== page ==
4) Championing collective catchment management

In a great example of organisations aiming to drive sustainability outside their own operations, this year saw 60 companies and NGOs commit to a new initiative that aims to tackle water scarcity and stress in the UK through collaborative catchment management.

Marks & Spencer (M&S), Asda and Sainsbury’s are among those to have signed the Cambridge Institute for Sustainability Leadership’s Catchment Management Declaration, which helps businesses align their sustainability strategies with the water targets detailed in the Government’s 25 Year Environment Plan.

Signatories of the declaration commit to take responsibility to progress sustainable water management in all the areas they operate, and to support the improvement of existing water governance frameworks.

By signing the document, they additionally pledge to inform citizens about their role in water stewardship; encourage positive behaviour change among employees, customers and suppliers in a bid to cut water wastage; reduce pollution from wastewater and reduce abstraction from rivers and groundwater in water-scarce areas.

5) Investing in initiatives that restore damaged river basins

Some 544 companies told CDP that they were taking action to restore river basins in order to address water risks last year, up 124% from 2015 figures, with environmental protection proving to be the top sustainability concern for the majority of businesses to disclose their water footprint through the organisation.

CDP noted that the 7,300 water risks identified last year covered 149 river basins across 102 nations, with businesses increasingly working to go beyond water efficiency practices and lead collective action in river basins around the world.

For example, AB InBev last year reforested 100 hectares of degraded areas and protected 120 further hectares of forest in Brazil and Bogata a bid to reduce sedimentation. The company, which is the largest brewer in the world, is also engaged in watershed restoration and protection programmes in Argentina, Bolivia, China, Colombia, Mexico, Peru, South Africa, Zambia and the US.

6) Aligning with SDG 6

The focus of the UN’s Sustainable Development Goal (SDG) 6, which calls for clean water and sanitation for all people, is water, sanitation and hygiene (WASH). With more than 9,000 companies now reporting on their impacts on the SDGs, almost one-third (682) of the companies reporting their water footprint to CDP now integrate the provision of WASH into their sustainability assessments – up 75% on 2015 figures.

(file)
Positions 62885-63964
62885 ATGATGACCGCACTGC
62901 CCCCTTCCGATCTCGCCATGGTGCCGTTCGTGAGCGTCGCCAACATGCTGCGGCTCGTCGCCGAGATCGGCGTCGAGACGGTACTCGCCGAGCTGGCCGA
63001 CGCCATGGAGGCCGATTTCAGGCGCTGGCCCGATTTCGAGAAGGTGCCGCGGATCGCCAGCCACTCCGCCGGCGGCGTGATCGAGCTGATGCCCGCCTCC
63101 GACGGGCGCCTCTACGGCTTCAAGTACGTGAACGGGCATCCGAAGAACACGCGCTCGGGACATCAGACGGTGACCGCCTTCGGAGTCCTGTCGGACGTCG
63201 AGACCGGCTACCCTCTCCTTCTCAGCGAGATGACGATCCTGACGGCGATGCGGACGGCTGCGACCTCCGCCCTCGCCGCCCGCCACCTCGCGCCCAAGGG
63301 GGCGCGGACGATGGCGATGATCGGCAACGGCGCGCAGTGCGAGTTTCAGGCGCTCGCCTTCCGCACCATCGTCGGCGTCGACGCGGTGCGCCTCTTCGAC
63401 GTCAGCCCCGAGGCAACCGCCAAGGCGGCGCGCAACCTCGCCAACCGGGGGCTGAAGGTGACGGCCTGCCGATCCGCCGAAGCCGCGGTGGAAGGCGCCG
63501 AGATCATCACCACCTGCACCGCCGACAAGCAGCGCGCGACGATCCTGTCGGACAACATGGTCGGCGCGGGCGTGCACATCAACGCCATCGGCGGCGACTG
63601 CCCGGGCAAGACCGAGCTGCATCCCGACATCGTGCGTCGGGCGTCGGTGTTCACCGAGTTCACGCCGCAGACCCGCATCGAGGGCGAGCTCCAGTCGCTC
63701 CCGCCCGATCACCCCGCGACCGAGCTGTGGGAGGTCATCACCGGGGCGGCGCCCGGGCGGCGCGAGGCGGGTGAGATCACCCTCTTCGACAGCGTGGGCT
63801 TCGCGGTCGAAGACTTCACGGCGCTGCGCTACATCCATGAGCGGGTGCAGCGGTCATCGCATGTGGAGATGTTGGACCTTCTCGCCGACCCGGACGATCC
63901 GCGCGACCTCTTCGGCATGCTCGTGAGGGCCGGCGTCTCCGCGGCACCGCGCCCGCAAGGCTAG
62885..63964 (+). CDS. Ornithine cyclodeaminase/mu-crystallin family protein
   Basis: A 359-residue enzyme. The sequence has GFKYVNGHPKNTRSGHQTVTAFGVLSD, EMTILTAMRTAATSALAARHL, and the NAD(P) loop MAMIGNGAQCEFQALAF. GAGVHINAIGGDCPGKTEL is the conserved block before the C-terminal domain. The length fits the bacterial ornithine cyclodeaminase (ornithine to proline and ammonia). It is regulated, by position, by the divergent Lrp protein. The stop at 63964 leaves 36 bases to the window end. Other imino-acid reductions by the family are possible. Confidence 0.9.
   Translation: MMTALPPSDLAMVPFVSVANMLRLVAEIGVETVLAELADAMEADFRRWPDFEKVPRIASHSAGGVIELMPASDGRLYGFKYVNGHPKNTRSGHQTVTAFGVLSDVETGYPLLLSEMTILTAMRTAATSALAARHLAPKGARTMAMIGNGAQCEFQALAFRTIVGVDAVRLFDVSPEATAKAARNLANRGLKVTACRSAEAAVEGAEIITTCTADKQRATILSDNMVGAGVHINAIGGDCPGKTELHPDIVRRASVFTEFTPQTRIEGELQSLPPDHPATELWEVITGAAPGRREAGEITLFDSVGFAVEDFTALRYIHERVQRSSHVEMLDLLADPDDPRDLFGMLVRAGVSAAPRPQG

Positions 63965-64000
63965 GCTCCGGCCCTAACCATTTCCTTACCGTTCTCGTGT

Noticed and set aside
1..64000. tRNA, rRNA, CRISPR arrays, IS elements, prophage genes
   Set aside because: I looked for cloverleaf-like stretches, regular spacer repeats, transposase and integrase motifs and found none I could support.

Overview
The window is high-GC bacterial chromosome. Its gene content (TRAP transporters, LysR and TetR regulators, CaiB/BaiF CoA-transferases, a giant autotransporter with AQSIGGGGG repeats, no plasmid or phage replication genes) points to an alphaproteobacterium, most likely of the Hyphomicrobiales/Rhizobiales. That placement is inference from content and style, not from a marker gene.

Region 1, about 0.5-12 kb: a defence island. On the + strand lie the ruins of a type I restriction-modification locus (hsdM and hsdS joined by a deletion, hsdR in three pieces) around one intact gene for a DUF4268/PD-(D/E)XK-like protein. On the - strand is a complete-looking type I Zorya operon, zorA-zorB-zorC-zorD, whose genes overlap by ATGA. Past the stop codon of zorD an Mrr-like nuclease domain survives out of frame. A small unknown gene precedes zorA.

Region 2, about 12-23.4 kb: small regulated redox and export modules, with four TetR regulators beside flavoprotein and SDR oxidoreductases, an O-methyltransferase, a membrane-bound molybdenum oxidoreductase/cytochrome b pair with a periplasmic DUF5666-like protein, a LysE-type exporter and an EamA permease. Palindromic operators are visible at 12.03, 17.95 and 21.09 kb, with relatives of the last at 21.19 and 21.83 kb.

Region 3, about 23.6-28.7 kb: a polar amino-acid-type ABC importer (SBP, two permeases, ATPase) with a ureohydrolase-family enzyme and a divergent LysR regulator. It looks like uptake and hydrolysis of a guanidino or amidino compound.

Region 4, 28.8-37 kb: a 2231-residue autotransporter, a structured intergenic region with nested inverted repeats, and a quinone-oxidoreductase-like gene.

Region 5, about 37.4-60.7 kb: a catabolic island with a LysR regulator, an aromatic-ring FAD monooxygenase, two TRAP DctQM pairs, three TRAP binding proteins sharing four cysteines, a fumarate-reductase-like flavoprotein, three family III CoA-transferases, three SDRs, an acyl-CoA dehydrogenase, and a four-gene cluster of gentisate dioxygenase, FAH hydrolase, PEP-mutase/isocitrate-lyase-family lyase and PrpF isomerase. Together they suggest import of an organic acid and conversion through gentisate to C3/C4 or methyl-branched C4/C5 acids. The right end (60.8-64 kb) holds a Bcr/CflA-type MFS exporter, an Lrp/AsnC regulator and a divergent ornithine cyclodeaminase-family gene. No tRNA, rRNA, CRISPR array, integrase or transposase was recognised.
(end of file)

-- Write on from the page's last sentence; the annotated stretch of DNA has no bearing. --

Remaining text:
Meanwhile, 48 corporations have committed to ensuring that all of their employees have access to the appropriate standards of WASH by signing the World Business Council for Sustainable Development’s (WBCSD) WASH at the workplace pledge.

Recent additions to the pledge include Dow Chemical Company, BMW Group and alcoholic beverage firm Diageo, which re-designed its Water Stewardship Blueprint this summer after becoming a signatory.

The pledge was launched after research from the WBCSD found that one-third of the world’s population does not have access to a safe toilet water, while 10% are unable to access safe drinking water. The research additionally found that for every dollar a company invests in WASH, it can expect to generate $4.3 through increased employee productivity and decreased absenteeism.

7) Placing an internal price on water

The number of corporations to place an “internal price on water” to justify funding decisions is on the rise, with the CDP’s latest Global Water Report finding that 53 of 742 big companies had taken such a move in recent times.

Among those to have taken this approach is health and beauty giant Colgate Palmolive, which measures the “true” cost of water as 2.5 times more than the purchase cost, once social and environmental impacts are accounted for.

This approach has also been adopted by Diageo, which assigns internal water costs to individual manufacturing plants as part of a wider goal to improve water efficiency by 50% by 2020.

Previously, several think tanks concluded that a move to place an internal price on natural resources such as water can be combined with conservation approaches to align business actions and environmental protection.

Sarah George